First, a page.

Organization A may criticize B for its lower live-release rate. Organization B may criticize A for being selective in its intake. To the public, it just reads like infighting. And in such situations, when organizations choose to spar rather than partner up, each fails to acknowledge that both are working to save homeless pets. They are doing the work within the confines of their respective capabilities. If both organizations are responsible, adhere to their mission and make adoptable animals available to the public, then both are assisting in the best way they can to help homeless pets find homes.
Animal sheltering as an industry has evolved into something far more compassionate and capable than what it was some 25 years ago.
It is only to the detriment of both that they choose to view each other as opponents.
The operational nuances of an organization are often impossible for anyone outside of that organization to understand. Any organization that repeatedly demonstrates a commitment to bettering the lives of the people and pets it serves, that adheres to the basic tenets of humane animal sheltering reflected in the Five Freedoms, that can inspire others to make humane choices like adoption or spay/neuter, deserves the respect of its peers. Whether that organization is an open-admission facility serving thousands of animals every year or a small rescue group, it has a role to play.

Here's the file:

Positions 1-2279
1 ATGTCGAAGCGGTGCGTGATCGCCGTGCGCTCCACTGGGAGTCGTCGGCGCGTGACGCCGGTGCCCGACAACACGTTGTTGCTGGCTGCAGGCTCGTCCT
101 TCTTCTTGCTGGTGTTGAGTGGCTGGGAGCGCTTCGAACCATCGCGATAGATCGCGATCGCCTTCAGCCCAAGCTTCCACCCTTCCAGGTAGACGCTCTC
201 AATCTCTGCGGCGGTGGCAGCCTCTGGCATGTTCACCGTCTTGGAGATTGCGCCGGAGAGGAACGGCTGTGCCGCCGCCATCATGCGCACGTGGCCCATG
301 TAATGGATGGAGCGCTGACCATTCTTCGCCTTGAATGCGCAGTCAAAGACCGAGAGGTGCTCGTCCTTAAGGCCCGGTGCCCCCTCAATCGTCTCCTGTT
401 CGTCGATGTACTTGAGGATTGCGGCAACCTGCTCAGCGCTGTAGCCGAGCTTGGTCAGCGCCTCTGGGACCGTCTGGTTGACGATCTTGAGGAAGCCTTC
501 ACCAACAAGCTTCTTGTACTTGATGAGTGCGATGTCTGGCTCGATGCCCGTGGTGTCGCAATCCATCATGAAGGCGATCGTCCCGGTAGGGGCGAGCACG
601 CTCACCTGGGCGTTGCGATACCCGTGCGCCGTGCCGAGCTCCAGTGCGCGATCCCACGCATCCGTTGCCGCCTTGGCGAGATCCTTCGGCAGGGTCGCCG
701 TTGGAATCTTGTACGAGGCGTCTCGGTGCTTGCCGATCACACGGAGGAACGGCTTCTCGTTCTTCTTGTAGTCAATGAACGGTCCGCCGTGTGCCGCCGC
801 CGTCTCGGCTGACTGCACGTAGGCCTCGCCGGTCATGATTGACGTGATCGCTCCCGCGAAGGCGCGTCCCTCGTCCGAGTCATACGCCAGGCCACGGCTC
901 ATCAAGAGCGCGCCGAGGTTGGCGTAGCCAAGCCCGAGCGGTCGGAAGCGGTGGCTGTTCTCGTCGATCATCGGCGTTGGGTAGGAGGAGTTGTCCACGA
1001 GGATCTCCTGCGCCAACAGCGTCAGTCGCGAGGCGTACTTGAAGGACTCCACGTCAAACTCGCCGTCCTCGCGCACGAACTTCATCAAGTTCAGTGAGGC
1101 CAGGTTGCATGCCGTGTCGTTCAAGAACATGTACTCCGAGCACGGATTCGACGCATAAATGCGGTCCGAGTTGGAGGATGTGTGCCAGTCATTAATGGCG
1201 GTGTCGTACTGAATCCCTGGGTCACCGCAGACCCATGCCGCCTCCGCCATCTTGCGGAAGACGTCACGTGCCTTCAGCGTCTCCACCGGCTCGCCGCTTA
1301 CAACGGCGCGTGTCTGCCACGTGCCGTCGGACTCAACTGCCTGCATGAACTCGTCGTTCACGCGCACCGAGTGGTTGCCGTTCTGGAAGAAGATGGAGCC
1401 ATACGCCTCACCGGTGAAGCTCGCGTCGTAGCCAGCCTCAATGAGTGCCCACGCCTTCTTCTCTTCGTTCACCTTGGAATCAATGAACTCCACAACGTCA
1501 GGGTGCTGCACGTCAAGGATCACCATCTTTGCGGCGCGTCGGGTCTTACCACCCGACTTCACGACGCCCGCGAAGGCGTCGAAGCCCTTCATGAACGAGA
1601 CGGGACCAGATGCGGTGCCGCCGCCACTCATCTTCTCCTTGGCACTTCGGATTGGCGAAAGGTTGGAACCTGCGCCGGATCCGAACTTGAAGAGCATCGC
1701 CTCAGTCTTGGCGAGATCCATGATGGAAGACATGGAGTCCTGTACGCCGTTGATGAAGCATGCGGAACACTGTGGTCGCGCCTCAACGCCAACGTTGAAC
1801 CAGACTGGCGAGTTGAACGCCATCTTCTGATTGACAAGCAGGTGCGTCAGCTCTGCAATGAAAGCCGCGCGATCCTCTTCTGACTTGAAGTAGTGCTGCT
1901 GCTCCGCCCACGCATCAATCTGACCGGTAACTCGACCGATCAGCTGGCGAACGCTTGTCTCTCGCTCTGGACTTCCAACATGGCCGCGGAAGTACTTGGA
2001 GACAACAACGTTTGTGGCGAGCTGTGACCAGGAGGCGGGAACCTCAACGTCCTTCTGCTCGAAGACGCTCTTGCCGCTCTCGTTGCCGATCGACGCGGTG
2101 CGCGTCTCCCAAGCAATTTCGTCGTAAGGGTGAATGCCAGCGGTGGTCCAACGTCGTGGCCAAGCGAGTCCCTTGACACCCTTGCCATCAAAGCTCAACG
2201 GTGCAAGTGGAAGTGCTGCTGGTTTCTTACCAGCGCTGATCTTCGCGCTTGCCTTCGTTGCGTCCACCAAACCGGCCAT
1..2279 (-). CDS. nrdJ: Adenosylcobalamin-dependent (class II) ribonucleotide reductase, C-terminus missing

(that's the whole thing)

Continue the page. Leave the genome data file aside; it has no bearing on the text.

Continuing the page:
Animal sheltering as an industry has evolved into something far more compassionate and capable than what it was some 25 years ago. Regardless of each organization’s intake policies, adoption criteria, or the threshold it sets for how far and how long it will go for an individual animal, it is neither productive nor wise for those of us outside of that organization to judge. None of us can take on all of the other’s animals. None of us can understand the intricacies of the relationships an organization has with its staff, volunteers, foster families, donors and adopters.
Is it possible that, regardless of whether we call ourselves no-kill or not, we as an industry are actually mostly on the same page?
What we can impact is the public’s understanding of what constitutes an effective and humane organization. We can collectively turn public scrutiny toward organizations that do not uphold the Five Freedoms, that do not make adoptable animals available to the public and do not consider public safety when placing animals. We can agree on minimum standards and do everything in our power to drive public support to organizations that meet them. We can unite for public policies that will make our communities safer for pets and people, and that will discourage or eliminate cruelty and neglect. As the number of animals euthanized in shelters diminishes, we can acknowledge the large gray area between no-kill and not, and begin to eliminate the barriers to collaborations, partnerships and the achievement of mutual goals.
My experience with Jessi helped me understand that animal sheltering is no longer a black-and-white question of whether euthanasia occurs or not. It is a dynamic, evolving and complex process, complicated by the fact that neither people nor animals are always predictable or consistent. For the sake of moving onward in our collective vision of a time when there are no more abandoned, neglected, abused or homeless animals, we must recognize there’s no longer much point to squabbling over labels. We are, simply, in it together.
Watch online: “Beyond Labels: Understanding the True Impact of Live Release Rates and Intake Policies” (2014).